Esposito, Michael H. (2018). Inequality in process: Education, health, and income's participation as a mechanism among blacks and whites. SocArXiv.
hough prior work has provided substantial evidence to suggest that Blacks and Whites differ inhow muchtheir general health improves from educational attainment, empircal attempts that explain how these populations arrive at disparate educational effectsare sparse. In this study, to flesh out our understanding of how educational gradients manifest among racial subpopulations in the U.S, I examine how a key mediator of the education-health relationship—i.e.,income—differs, among Blacks and Whites, in how it participates as a mechanism of a college degree’s effect on general health status. I use data from the National Longitudinal Study of Adolescent to Adult Health (n= 8;823) and sequential g-estimation in this investigation. I find that income varies markedly across groups in how it participates as a mechanism of a college degree’s health status effect and that this differential behavior helps clarify Black-White disparities in educational gradients.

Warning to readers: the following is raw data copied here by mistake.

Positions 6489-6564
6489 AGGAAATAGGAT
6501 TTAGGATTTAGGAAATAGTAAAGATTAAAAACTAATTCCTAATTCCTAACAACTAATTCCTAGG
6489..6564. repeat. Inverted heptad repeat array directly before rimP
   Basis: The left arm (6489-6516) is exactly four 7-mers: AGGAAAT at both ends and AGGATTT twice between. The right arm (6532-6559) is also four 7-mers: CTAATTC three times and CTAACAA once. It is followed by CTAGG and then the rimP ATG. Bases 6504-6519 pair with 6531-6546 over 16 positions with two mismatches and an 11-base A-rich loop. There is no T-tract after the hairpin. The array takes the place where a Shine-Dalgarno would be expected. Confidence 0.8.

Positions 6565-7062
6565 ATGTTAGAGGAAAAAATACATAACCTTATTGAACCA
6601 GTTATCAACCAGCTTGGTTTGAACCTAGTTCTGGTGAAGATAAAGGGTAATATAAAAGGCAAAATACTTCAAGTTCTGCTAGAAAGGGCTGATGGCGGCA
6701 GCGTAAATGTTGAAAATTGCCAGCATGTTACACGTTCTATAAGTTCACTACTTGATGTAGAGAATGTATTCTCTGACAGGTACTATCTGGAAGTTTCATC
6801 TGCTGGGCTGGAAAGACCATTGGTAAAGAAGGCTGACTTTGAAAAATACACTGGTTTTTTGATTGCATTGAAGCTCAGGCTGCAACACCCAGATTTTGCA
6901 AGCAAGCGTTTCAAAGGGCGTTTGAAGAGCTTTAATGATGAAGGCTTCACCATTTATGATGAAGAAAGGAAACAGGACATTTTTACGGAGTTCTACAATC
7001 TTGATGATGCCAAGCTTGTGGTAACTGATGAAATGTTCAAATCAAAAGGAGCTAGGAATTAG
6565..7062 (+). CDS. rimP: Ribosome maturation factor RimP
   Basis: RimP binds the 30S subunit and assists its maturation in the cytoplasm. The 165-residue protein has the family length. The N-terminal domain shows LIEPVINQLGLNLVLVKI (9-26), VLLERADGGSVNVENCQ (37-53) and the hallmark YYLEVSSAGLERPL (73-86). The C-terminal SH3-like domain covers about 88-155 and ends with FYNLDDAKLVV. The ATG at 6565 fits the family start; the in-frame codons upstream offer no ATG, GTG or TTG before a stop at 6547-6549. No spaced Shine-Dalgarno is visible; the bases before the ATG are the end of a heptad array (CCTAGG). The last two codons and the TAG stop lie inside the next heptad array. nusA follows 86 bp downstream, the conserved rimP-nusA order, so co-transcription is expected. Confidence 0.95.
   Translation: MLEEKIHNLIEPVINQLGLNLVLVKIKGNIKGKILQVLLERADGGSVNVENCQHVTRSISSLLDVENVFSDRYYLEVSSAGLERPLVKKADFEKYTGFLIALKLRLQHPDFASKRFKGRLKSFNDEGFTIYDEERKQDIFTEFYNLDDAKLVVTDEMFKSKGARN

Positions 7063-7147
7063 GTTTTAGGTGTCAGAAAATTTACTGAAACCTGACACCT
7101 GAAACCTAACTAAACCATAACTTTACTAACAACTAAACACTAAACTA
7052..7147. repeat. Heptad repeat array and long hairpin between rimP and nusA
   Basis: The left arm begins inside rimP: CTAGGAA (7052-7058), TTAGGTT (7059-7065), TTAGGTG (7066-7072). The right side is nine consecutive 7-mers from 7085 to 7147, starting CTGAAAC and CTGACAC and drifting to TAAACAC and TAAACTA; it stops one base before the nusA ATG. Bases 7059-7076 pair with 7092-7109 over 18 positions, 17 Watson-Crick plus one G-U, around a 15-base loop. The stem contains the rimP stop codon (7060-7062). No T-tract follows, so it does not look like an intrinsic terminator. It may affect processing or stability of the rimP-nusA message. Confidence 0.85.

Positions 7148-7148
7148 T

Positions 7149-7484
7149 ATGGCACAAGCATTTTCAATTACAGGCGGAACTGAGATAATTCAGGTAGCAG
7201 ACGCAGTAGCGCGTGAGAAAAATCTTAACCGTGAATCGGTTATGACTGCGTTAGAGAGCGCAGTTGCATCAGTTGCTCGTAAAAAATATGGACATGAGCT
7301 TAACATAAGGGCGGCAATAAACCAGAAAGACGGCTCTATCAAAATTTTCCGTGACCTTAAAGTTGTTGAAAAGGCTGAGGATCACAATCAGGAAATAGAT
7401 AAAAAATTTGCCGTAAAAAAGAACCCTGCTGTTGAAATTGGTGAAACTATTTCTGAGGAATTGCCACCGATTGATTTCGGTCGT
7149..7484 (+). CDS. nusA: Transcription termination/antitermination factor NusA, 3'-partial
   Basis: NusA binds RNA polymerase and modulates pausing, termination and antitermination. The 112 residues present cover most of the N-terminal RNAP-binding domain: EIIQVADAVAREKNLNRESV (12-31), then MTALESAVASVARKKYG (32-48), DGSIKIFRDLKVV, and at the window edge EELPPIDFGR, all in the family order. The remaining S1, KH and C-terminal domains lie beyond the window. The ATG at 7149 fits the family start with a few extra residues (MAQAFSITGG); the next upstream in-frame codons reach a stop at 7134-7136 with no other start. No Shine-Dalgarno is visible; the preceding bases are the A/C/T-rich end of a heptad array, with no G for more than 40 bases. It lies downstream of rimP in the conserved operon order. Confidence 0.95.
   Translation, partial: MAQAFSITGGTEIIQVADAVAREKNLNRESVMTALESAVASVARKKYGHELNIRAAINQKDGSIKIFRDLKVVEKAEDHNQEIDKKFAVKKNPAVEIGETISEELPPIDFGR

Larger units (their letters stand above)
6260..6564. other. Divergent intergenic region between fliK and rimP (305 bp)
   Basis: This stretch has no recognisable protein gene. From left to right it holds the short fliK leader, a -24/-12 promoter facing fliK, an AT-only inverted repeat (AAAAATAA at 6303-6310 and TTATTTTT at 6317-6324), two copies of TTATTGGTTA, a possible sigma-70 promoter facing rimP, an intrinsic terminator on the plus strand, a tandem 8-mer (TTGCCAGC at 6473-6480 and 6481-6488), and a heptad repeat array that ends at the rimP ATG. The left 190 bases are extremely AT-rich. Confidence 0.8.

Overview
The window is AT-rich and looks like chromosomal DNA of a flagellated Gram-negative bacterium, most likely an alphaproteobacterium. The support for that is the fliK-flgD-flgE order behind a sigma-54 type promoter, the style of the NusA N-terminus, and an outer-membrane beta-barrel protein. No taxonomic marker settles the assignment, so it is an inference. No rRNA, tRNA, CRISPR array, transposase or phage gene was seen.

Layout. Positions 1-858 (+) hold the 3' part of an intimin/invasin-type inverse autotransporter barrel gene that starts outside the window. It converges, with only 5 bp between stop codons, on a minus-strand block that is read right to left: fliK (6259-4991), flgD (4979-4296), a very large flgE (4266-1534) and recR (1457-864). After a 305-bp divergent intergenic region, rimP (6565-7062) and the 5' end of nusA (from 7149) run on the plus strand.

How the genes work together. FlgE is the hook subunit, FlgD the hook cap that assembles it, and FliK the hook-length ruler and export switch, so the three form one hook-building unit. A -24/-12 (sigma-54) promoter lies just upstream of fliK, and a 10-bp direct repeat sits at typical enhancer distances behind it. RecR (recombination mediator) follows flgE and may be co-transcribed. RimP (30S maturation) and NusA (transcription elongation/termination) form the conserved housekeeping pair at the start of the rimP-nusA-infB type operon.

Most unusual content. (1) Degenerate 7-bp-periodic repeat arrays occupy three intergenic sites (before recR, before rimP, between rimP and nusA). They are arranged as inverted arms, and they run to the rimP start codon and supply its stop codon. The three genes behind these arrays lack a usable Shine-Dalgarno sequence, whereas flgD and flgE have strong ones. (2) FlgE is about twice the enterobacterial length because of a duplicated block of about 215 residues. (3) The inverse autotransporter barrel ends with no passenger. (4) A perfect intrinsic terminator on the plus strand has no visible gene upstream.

Esposito, Michael H.
September 11, 2018